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Joint Services Wiring Action Group (JSWAG) Spring 2016 updates

Conference & Report

The Spring 2016 Joint Services Wiring Action Group (JSWAG) meeting was held in San Diego last week. Lectromec had the fortune to be able to attend this great meeting that included participants from all branches of the U.S. military as well as several foreign organizations.

For those not familiar with the work of the JSWAG, you can see the group’s objective on their site:

Joint service forum provides advancement in safety, reliability, maintainability and readiness of all DoD aircraft by improving their electrical wire and interconnect (EWIS) and fiber optic cable systems.

  • Improve reliability
  • Reduce inventory
  • Reduce cycle time
  • Reduce ownership cost

Responding to Warfighter Wiring Requirement

The three-day meeting covered several topics from the system level, down to the actions needed to keep the wiring system fully functional. The following are a couple of items from the meeting.

reduce EMI
Running high-speed data along with power circuits is inadvisable. Finding the best configuration to reduce EMI requires additional analysis.

Working with Connectors

For those working on wiring systems on in-service aircraft, the handling of connectors is among the most challenging tasks. There are so many removal tools, pin configurations, connector types, contact types, and cleaning recommendations that it can sometimes feel like a specialist is needed to understand what to do. One of the documents that maintainers used to be able to rely on was the MIL-STD-1646, “Selection and Use of Servicing Tools for Electric Contacts and Connections”. This standard “… establishes requirements for selection of electrical contact crimping tools, turret heads, positioners, die sets, wire wrap tools, installing tools, removal tools, and grommet sealing plugs, shown in detail in sections 100 through 600, for use with military electrical connectors and connections.”

For anyone in need of figuring out how to work with a connector, this was the document. Unfortunately, this document was canceled in 1996 with no superseding document, until now. The update to this document is the MIL-HDBK-1646, which will provide clear guidance on best practices for working with many of the connectors used on aircraft.

High-Speed Data

Aircraft produce, transmit, and consume an ever-increasing amount of data. To support these high-speed data applications requires the use of reliable components. Although standard circular connectors like the MIL-DTL-38999 have proven to be reliable, the use of these devices for high-speed data must be carefully considered. In particular, these connectors do not have matched impedance (that can cause signal reflection and degradation) and do not have a direct means to mitigate cross-talk (increase signal to noise ratio). Some of the work performed by the Naval Air Systems Command (NAVAIR) group has identified pin configurations for these MIL-DTL-38999 connectors that limit the potential impact of cross-talk.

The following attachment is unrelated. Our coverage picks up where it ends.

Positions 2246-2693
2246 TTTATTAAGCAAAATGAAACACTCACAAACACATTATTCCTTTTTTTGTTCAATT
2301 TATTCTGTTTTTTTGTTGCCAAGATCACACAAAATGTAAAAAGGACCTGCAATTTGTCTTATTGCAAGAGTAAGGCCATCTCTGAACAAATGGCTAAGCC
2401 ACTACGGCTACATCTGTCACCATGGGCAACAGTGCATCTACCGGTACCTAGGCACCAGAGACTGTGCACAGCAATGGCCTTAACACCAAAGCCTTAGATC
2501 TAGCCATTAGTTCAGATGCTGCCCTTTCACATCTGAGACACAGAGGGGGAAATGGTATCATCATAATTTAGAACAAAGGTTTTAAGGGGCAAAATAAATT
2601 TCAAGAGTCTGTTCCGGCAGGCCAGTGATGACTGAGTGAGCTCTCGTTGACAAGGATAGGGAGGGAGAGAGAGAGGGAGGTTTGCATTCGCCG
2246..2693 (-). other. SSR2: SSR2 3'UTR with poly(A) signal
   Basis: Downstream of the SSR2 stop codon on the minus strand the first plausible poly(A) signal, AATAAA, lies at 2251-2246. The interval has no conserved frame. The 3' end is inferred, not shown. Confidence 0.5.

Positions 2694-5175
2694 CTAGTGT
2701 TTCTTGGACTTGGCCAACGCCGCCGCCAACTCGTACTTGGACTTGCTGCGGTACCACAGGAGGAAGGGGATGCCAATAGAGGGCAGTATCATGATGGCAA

In addition, high-speed data cables require precision and care when connected to terminating devices (connectors). One company that has done an excellent job providing guidance on this has been WL Gore.


An item that is always of primary importance at the JSWAG meetings, is how to get the information from the working groups to those that need the information. Several presentations covered the effectiveness of training and how the U.S. military is working to get the critical information out. For those looking for how to maintain their fleets, get guidance on what actions should be taken to repair equipment, or find training opportunities, the JSWAG is a great resource.

Furthermore, I would recommend attending the JSWAG to anyone who works on military aircraft wiring systems, whether at the maintenance or program office level.

At the very least, for those that are maintaining fleets, keep up to date with the recommended practices for wire systems repair and maintenance found in the Navy’s 505 document, or the United States Air Force’s (USAF’s) TO 1-1A-14 document. These documents should be considered as a primary source of the most effective and appropriate actions for fleet maintenance.

Further Updates

In future articles, we will discuss some of the other topics from the meeting, including some of the work that Lectromec has performed with the Navy and USAF, which was presented at the meeting.

Michael Traskos

Michael Traskos

President, Lectromec

Michael has been involved in wire degradation and failure assessments for more than a decade. He has worked on dozens of projects assessing the reliability and qualification of EWIS components. In September 2014, Michael was appointed as an FAA DER with a delegated authority covering EWIS certification.